Tim Hartford talks to Derek Thompson of The Atlantic about his new book Fifty Inventions That Shaped the Modern Economy. Their conversation begins with the air conditioner, where in New York City print shop workers tired of watching the building’s heat and humidity ruining their prints until a young engineer named Willis Carrier created a method to cool air moving over metal coils filled with compressed ammonia.
Since that time, the air conditioning industry has become big business in the United States. And big energy users. From the Buildings Energy Data Book by the US Department of Energy:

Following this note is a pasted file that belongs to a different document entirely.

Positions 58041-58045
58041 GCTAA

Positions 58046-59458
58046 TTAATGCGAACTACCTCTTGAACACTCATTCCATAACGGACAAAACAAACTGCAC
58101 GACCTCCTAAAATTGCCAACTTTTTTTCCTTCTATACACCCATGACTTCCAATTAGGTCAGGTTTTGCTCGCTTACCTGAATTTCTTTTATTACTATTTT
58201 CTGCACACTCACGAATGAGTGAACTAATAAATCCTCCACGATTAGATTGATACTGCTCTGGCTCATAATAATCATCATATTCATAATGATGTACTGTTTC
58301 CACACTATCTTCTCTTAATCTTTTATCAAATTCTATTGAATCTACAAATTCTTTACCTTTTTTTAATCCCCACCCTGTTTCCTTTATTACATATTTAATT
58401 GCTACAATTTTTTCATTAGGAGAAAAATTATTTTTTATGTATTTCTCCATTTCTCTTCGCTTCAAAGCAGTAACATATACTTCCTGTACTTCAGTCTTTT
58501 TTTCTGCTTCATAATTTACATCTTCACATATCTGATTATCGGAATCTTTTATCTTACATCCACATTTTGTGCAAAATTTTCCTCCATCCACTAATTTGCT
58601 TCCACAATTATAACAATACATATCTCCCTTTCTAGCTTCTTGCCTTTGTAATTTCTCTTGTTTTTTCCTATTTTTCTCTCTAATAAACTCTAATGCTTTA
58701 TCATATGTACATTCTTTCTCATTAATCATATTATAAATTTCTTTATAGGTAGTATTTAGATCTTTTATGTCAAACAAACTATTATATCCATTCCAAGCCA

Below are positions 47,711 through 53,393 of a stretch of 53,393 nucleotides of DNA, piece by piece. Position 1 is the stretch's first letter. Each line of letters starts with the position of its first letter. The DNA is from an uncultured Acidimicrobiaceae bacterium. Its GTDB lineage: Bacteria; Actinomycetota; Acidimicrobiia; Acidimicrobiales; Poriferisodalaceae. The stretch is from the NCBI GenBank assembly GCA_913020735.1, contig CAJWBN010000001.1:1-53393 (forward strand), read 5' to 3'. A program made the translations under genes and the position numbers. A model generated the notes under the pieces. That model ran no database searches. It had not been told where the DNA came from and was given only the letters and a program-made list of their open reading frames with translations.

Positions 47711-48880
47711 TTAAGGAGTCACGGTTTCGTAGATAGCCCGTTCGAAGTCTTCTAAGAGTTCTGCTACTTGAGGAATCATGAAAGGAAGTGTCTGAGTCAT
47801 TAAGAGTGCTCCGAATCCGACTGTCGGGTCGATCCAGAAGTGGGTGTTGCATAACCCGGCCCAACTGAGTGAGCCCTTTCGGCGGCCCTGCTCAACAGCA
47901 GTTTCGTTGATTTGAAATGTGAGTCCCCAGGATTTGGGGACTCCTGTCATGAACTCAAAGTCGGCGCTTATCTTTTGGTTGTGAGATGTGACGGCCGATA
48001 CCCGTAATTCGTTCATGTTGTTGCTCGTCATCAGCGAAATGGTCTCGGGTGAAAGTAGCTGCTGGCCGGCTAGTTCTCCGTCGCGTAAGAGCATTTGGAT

- Air conditioning makes up 10 percent of all housing energy use in the US, falling behind heating (37 percent) and water heating (12 percent) and right ahead of lighting (9 percent).
- In the three decades before 2009, energy consumption in all buildings (homes and commercial) increased by nearly half.
- Buildings now make up 41 percent of all US energy consumption. That’s compared to 30 percent of the industrial sector and 29 percent of the transportation sector.